Worried about the reliability of hearing tests? Wondering if your test results could be wrong? It’s unlikely, but here’s what it could be instead….
Jimmy got his first pair of hearing aids back in 2016 at the age of 63. He wished he’d gotten them years ago when he’d first started noticing how hearing loss was impacting his work, relationships, and mental well-being. But better late than never.
It wasn’t uncommon for his wife to call him from the other room three or four times before he heard her. That scared him because what if she were hurt?
On the phone at work, conference calls would fade in and out, yet he knew it wasn’t a bad connection.
He often felt tired after social situations, like he’d just run a marathon with his ears, trying to hear his buddies around the card table.
He was looking forward to putting that all behind him, so he scheduled an appointment, got fitted for hearing aids, and walked out the door ready to embrace life with the ability to hear again.
But within hours of getting his new aids, he knew something wasn’t right.
He could hear pretty well in a quiet room with one or two people, but if there were any background noise at all, it felt like his aids were turned off. He’d checked them more than once.
The hearing aids just weren’t working the way he expected.
Hearing test reliability
In babies, hearing testing is notoriously unreliable. As many as 10% of infants leave the hospital having failed their hearing test. But when retested just a month later, most of them have excellent hearing. This can be attributed to fluid build-up and the fact that some babies are more cooperative than others during testing.
Tests on non-infant children and adults, on the other hand, are incredibly accurate. In fact, each tone used during the hearing test is usually twice as loud as the last. A hearing specialist would, therefore, have to make a major miscalculation to give you flawed results.
If this is the case, why do so many people leave a hearing professional’s office feeling that the test has to be wrong?
We hear with more than our ears
You think of your ears as the “hearing” part of your body. But the sound that enters those ears are just sound waves. While your ear “collects” the sounds, it’s your brain that has to interpret what different sound wave patterns mean. A bark. A tea kettle. A voice. The letter “b.” They only sound like something you recognize because you heard it before, and your brain is able to classify and interpret what that sound meant.
In fact, you haven’t always been able to hear and understand language in a crowded room. As you grew up, your brain learned how to focus on what you want to hear.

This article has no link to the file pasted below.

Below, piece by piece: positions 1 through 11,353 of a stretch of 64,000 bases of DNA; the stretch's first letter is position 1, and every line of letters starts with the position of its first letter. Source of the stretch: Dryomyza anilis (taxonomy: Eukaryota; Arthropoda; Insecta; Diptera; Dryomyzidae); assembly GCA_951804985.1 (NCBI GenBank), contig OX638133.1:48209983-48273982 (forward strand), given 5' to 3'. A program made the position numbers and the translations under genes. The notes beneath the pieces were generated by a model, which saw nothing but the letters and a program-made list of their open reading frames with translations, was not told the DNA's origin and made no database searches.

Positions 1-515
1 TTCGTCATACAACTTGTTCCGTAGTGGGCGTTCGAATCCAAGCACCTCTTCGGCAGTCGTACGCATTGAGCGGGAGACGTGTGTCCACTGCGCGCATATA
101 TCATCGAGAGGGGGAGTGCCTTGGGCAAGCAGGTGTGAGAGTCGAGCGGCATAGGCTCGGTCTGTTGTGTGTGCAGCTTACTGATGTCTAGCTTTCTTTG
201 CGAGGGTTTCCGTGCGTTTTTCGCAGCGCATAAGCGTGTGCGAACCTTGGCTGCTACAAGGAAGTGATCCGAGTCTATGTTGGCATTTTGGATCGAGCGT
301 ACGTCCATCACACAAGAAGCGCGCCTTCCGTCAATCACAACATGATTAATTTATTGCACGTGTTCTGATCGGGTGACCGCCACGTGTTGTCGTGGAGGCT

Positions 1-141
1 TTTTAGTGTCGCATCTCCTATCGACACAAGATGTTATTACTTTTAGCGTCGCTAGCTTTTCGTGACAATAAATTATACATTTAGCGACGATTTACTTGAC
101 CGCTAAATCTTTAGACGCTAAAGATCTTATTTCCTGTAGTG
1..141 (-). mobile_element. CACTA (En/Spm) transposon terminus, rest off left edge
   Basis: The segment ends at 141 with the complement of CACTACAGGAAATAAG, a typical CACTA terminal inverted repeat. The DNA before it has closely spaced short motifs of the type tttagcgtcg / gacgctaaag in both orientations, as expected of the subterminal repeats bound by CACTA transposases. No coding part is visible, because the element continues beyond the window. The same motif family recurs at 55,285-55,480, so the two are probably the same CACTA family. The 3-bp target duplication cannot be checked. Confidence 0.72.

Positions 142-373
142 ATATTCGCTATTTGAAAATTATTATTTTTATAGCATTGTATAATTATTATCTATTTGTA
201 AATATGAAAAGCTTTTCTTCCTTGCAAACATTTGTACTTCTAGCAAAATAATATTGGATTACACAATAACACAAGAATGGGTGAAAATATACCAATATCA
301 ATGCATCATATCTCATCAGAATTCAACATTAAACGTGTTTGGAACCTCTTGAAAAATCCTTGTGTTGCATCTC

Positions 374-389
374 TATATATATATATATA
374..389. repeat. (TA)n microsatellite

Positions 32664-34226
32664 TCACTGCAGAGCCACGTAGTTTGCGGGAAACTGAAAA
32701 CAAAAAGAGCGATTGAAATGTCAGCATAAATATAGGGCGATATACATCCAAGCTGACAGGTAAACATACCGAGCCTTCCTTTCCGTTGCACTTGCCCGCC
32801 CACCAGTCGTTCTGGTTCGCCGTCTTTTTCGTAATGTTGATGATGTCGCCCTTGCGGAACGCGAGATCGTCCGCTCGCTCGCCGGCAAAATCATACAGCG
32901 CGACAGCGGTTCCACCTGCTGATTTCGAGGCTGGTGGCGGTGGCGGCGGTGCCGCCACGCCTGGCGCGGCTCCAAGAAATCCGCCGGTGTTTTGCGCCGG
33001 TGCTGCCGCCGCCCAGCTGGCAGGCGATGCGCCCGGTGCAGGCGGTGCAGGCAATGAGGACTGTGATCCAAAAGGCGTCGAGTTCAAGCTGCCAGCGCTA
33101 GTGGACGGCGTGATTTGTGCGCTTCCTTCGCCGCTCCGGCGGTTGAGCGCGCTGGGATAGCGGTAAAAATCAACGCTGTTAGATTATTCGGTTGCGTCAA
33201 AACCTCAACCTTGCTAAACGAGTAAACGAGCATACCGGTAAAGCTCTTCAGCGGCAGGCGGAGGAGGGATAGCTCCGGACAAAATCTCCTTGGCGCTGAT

But what happens to the brain when it stops hearing certain sounds over an extended period of time?
The forgetful brain
The brain is amazingly resourceful. It shifts its resources where they’re needed, often by taking those resources away from a part of the brain that you’re not using. In Jimmy’s case, he admitted that he’d known about the hearing loss for years and had waited to get hearing aids. Because of that, his brain had shifted resources away from the place where he processes sounds.
As it did, that part of his brain began to be neglected. Over time it becomes less able to process sound even after getting new hearing aids. Jimmy learned that the longer people wait to get their first hearing aids, the worse this brain atrophy becomes.
So what’s the point of hearing aids if the brain lost its ability to understand what sounds mean? Can you still get your hearing back?
Here’s the good news.
Retraining the brain
You can retrain the brain to understand these sounds. It doesn’t take as long as you might think. But it does take some commitment to hear better. Within a month or more after getting fitted for hearing aids, if you practice, it’ll get better day after day. Here’s how to do it.
- Wear your hearing aids at least 8 hours a day from the moment you get them. This may feel uncomfortable at first. But power through it.
- Find a friend who can work with you most days for at least an hour a day. You can also practice on your own, but practicing conversations is important.
- Have a one-on-one conversation in a quiet room. Do this for a few days until you feel very comfortable with how you hear.
- Turn on the TV or radio in the background. Continue to work together until you’re confident.
- Go to a restaurant, the park, the grocery store, or another noisy place to practice hearing.
As you take these steps, you’ll retrain your brain to hear at its best with your hearing aids.